states for the collective good, including the
    organization of a militia, was crucial to the
    development of the Constitutional Convention.
  • Events such as Shays Rebellion convinced many
    political leaders of the need for a stronger
    central government.

Questions for Critical Thinking
  • Why did the British place restrictions on the
  • How was the term people, as used in the
    Declaration of Independence, defined?

Framers of the Constitution
  • Republicans opposed any centralization of power.
  • Federalists favored a stronger government.
    However, there was no agreement among the
    Federalists concerning the structure and division
    of power for this new government.

Factions Among Delegates
  • The beliefs of the delegates ranged from the
    near-monarchism of Hamilton to definite
    decentralized republicanism. Some of these last
    people left when they saw the federalist tenor of
    the proceedings.

Politicking and CompromisesThe Virginia Plan
  • Concentrated power in a lower house that was to
    choose the executive.
  • Major weakness representation was strictly by
    population, to the disadvantage of the small

Politicking and CompromisesThe New Jersey Plan
  • A one-state, one vote plan that would have
    created a relatively weak central government.
    Again, the executive was to be elected by the

Politicking and Compromises The Great Compromise
  • Compromise between more populous states, which
    advocated representation based on population and
    the small states, which advocated representation
    equal for each state.
  • Also known as the Connecticut Plan, this provided
    for a bicameral legislature with one house based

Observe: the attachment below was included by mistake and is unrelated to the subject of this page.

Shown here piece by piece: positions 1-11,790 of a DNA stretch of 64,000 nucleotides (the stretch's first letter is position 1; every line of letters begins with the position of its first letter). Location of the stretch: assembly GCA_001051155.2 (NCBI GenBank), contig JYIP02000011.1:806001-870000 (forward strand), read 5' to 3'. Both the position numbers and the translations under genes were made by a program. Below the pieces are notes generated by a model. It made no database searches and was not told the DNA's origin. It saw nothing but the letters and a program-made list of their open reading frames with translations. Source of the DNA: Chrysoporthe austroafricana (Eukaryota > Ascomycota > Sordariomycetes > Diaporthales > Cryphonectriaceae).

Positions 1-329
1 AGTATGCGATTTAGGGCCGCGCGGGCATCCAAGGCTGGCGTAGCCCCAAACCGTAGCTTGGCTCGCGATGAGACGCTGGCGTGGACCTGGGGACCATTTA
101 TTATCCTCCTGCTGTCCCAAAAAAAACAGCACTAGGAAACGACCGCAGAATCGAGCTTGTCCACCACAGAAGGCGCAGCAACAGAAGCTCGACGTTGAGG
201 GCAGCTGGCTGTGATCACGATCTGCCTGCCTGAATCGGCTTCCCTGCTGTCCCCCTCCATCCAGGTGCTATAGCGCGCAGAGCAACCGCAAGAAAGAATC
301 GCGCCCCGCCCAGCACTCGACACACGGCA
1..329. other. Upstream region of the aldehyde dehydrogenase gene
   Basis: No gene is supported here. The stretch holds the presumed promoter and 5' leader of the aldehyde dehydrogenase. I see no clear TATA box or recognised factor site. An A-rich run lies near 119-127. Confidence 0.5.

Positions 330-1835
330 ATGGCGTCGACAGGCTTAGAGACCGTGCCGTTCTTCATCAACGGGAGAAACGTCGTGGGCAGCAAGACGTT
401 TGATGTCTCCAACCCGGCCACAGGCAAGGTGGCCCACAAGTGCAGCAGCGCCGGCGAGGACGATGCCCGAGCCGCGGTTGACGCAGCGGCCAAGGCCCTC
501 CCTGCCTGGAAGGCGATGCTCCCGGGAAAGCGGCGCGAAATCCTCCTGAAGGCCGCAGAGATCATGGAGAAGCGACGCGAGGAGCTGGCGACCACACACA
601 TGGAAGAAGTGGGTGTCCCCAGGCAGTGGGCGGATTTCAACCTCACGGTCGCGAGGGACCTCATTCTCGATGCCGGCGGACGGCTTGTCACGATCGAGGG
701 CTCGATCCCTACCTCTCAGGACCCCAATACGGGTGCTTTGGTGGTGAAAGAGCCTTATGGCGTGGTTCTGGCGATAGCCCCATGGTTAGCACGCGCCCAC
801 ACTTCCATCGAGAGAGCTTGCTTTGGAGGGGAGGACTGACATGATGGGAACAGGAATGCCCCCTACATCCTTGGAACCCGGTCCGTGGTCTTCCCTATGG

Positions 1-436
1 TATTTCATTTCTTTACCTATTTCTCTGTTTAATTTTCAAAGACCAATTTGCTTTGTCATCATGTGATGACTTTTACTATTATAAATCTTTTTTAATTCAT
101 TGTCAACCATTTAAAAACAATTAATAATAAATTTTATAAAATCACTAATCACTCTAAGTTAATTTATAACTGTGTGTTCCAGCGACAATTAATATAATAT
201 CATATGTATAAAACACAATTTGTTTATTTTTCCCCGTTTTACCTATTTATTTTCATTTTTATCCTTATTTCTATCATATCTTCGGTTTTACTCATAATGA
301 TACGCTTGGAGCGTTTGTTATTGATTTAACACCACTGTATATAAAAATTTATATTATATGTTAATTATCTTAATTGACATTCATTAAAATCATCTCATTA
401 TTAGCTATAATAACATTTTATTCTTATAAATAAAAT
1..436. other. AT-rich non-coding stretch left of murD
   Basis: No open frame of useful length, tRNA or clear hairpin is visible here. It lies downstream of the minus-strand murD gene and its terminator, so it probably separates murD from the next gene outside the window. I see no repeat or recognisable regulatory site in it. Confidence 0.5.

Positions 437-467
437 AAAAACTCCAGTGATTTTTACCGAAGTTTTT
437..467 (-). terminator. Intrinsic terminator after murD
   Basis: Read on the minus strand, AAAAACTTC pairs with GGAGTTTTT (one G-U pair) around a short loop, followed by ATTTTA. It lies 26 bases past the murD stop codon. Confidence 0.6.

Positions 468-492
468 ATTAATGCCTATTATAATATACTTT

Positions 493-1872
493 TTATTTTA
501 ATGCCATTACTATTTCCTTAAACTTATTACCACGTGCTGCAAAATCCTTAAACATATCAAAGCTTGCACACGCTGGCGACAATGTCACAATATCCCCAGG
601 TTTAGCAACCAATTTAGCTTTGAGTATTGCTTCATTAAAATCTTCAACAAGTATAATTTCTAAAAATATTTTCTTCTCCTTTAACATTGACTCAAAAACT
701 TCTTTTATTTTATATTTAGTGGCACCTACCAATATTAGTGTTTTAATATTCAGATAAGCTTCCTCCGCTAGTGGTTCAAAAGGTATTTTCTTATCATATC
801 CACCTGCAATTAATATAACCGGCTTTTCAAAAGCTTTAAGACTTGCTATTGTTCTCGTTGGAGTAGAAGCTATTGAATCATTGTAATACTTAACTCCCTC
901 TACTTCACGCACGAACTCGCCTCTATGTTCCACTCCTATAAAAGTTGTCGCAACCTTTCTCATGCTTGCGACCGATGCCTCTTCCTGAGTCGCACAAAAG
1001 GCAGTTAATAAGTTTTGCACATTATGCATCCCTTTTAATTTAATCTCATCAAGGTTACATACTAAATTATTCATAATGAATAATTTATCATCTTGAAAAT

on population, the other with equal
    representation for each state. In this plan,
    Congress did not choose the president.

Politicking and Compromises The Three-Fifths
  • Northern states wanted to ban the importation of
    slaves, while Southern states did not. Southern
    states wanted slaves counted in the population
    for the purposes of determining the number of
    members each state sent to the House of
    Representatives. The Three-Fifths Compromise
    provided that 3/5 of the slaves would be counted
    (or each slave would count as 3/5 of a person.)

Working Toward the Final Agreement
  • The Madisonian Model
  • Separation of Powers. The legislative, executive,
    and judicial powers to be independent of each
  • Checks and Balances. Government had considerably
    more power than under the Articles of
    Confederation. However, these men were
    distrustful of those who would hold this power
    and of the people who would select the
    governmental officials.

Working Toward the Final Agreement (cont.)
  • An Electoral College meant that the president was
    not to be chosen by Congress, but not by a
    popular vote either.

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The Final Document
  • A summary of the results popular sovereignty, a
    republican government, a limited government,
    separation of powers, and a federal system where